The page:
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Discussion Starter #8
Some great information, Thanks!

I wouldn't be opposed to some aftermarket shocks and a manual controller... I could probably rig a switch under the dash or something and just use as necessary. I'll have to see what's going on with the current setup and figure out what kind of condition that's in.

Very interesting that the EVIC wiring is already under the headliner... that I did not know. I think I actually have an auto dimming mirror from my old NY'er laying around, and I'd love to get my hands on one of those EVIC consoles, if I can find one, we'll see.

You can improve their performance and buy some time by injecting Slime tire sealant in them.
I'm assuming I'd just hook the can into the air line? This sounds easy enough. I'll be loading up this car with ALL my belongings since I plan to drive it from Wisconsin to Arizona, so I'll really need to test out those shocks to see what kind of results I get.

Hopefully I can get the car on Monday, given the test drive goes well.

Another question, since it has the wiring for the dimming mirror, does that also mean that the auto headlamp feature would also be functional?
 

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EDIT: I just realized it was recommended for use in the shocks, so I apologize for not paying closer attention. But I'll put the following out there still, just as a general advice:

I'd recommend againt the Slime except as a very last resort. I've used it twice, and on one vehicle, over time it caused pitting and corrosion of the alloy rims (can't imagine what it would do to steel). It's very difficult to clean the residue off, and I doubt a tire shop would do that for you. On another vehicle, I was told that mold had grown, although I didn't see it myself. They may have been referring to the Slime itself.
 

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The car is one year too old for the auto headlamps - it can likely be added too, but you're looking at doing a lot of extra wiring as well as adding a relay. All that will be up there in the headliner is the connector for the normal auto dimming mirror. Maybe check first before you buy the parts though. All that stuff was there on my 1991 Fifth parts car, but there could be differences. Mine had factory alarm, keyless entry, power antenna, memory seats/mirrors, and ATC as options; so it sounds pretty similar to the one you're looking at. The overhead console connector was fully wired, and the mirror connector was taped to the wiring up there. All I had to do was plug in the EVIC console and it worked immediately. Never did get that car an auto dimming mirror to test that out.

To get the tire sealant in the shocks, I had to remove both shocks, take the end off an old pen to go on the end of the Slime bottle nozzle, and then squeeze the stuff right into each shock. You don't want a lot of that getting into the compressor or drier attached to the compressor. The air line holes are small and the Slime bottle nozzle is on the large side, so that's why I used the end of the pen as an adapter.

I doubt the stuff will get on the rims. Didn't get on mine. I'd suggest though once you get the job done, leave the rear axle on jackstands and go start the car. Then, put your weight in the trunk and let the system operate so the Slime will start sealing before you put the wheels back on.

Edit - about the engine node. On my parts car, the wiring was already present up to the big gray connector behind the bumper. I swapped over the mini harness that contains the rest of the wiring to the node, as well as the headlamp door motor wiring, only to discover that the power and ground to the node wasn't spliced in at the factory, causing the car to play dead and start chiming over and over. What I had to do there was add a new power and ground wire - I ran them from the big gray connector up to the diagnostic connector by the PCM and got power (blue/white) and ground (black/green) from there. Once I did that, everything worked. Never did find the connectors for the oil and coolant level sensors though. They must have been taped in the harness somewhere.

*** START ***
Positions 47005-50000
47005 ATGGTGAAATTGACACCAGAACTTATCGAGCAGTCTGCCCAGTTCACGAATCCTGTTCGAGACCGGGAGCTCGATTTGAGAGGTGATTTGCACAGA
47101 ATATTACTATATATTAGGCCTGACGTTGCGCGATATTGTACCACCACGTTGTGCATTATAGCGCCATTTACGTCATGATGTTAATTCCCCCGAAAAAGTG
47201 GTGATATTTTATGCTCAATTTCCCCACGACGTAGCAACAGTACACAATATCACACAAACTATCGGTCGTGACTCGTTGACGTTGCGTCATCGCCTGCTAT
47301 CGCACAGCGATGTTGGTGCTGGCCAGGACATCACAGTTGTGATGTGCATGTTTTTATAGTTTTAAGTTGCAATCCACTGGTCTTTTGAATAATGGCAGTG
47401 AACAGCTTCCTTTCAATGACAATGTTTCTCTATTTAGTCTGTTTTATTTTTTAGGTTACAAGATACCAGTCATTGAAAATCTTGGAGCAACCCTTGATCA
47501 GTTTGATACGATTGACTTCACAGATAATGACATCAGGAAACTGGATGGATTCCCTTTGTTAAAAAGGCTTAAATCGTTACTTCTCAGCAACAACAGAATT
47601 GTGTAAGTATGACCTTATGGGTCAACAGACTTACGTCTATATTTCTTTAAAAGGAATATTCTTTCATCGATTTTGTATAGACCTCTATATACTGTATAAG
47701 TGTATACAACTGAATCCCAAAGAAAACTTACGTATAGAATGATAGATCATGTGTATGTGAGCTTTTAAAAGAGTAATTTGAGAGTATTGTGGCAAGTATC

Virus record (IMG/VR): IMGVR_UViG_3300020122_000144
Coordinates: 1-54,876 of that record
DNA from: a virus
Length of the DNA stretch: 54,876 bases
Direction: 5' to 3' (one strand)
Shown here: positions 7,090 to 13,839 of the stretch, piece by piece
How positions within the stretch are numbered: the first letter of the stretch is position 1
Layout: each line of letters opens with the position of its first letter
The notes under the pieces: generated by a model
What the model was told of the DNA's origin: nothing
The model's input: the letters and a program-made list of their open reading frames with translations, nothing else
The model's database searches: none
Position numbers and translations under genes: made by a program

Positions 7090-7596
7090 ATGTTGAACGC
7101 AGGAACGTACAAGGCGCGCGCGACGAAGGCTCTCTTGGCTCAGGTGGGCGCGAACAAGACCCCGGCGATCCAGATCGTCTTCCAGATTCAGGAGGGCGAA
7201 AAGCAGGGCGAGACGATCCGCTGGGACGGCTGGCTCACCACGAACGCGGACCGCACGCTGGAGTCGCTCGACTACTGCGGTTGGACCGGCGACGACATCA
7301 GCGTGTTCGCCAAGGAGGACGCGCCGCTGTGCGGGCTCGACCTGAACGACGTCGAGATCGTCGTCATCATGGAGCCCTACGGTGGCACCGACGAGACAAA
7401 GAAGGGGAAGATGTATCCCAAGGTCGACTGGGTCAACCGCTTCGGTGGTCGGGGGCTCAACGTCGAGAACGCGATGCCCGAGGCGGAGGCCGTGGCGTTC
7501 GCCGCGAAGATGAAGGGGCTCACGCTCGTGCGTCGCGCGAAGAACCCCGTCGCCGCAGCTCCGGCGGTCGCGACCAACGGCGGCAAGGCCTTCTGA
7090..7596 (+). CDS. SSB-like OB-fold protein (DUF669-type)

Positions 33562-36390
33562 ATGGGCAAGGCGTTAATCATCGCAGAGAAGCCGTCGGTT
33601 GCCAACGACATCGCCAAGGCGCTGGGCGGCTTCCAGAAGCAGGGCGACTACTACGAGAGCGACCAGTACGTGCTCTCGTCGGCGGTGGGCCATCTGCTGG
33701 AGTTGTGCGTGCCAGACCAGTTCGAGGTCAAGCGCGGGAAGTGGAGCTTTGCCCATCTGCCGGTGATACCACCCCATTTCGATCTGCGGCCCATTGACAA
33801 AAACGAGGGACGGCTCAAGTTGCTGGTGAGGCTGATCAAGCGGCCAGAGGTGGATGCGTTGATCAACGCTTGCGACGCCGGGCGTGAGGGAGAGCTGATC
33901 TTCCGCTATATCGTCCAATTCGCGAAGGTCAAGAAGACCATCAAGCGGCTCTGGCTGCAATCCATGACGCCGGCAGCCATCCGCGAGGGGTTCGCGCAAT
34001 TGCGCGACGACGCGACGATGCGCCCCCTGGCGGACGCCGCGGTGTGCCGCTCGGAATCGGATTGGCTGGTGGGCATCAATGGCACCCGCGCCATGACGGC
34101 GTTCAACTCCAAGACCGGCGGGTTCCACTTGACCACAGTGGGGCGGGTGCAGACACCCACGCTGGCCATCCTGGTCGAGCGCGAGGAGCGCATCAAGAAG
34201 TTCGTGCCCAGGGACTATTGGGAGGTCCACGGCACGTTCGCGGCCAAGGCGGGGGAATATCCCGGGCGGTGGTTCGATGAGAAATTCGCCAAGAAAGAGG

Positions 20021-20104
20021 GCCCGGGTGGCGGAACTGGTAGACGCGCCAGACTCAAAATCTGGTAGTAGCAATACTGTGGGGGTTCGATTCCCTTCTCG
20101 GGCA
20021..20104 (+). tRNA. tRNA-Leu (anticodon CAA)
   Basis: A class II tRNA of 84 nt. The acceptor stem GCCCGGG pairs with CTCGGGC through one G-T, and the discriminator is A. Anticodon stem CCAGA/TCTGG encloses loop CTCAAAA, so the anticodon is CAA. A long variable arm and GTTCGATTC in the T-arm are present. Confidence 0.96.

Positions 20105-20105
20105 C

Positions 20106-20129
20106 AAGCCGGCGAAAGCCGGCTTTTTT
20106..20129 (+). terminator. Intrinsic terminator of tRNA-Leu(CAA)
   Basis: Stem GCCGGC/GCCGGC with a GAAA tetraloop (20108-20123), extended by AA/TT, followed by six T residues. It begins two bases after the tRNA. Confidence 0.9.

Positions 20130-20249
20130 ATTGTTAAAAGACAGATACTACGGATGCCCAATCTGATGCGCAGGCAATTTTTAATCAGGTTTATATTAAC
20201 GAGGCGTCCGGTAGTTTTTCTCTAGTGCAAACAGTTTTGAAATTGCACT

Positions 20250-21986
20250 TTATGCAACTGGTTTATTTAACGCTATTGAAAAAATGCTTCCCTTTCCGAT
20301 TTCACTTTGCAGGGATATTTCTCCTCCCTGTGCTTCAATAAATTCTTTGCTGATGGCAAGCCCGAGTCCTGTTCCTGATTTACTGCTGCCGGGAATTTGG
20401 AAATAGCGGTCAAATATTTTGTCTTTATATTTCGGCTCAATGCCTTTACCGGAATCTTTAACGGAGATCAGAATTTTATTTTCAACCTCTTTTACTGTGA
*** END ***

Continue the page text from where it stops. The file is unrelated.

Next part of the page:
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Discussion Starter #11
Interesting. When referring to the 'engine node,' is that part of the EVIC system? That's not entirely clear to me from your post.

If there's no wiring for the auto headlamps, that's not something worth my time to mess with. I actually prefer to be the one in charge of operating my headlamps, so that's okay by me! -- I may add the EVIC and an auto dimming mirror, those mirrors are nice in city traffic at night, and I'll be doing plenty of night driving. We'll see what I can come across in the boneyards and I may eventually piece those two things together...

Is any headliner cutting required, and do I need to get an EVIC out of the same color car?

Thanks!

By the way.. here she is. She's cherry... save from a couple of pieces of plastic trim that are broken, and she could stand a nice buffing and a wax job... the wheel covers aren't even curbed! -- Senior owned car, retired Army gentleman and his wife... original owners. He passed away, his wife has been driving it... looks to be maintained as you would expect it to be by a retired army senior citizen...

 

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Wow, what a beauty! She definitely needs an EEK owner. Is the engine 3.3 or 3.8?
 

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The EVIC engine node is a long black box looking thing that goes right behind the radiator grille. It's not hard to add one - the bracket in there already has had the screw holes for them on every car like this I've seen.

The overhead console requires nothing but removing four screws and doing a direct swap. No need to cut anything. Couldn't be easier. Yeah, if you want the color to match, look for a car with the same interior color. The electronics can be swapped over between EVIC consoles from 1988-1993, but not between the EVIC and normal consoles of any year. The engine node will require a bit more work, but that too isn't very time consuming unless you add all the sensors that go with it. Like I said, though, my parts car had the connector for the brake fluid sensor already there and wired. I just put one in and hooked it up.

The auto dimming mirror may be easier to find in an LH body car, like a Concorde or Intrepid... IIRC they are compatible.

Very nice looking car. I remember when my parts car looked like that. Two accidents and some rust later, and it's very sad looking now :(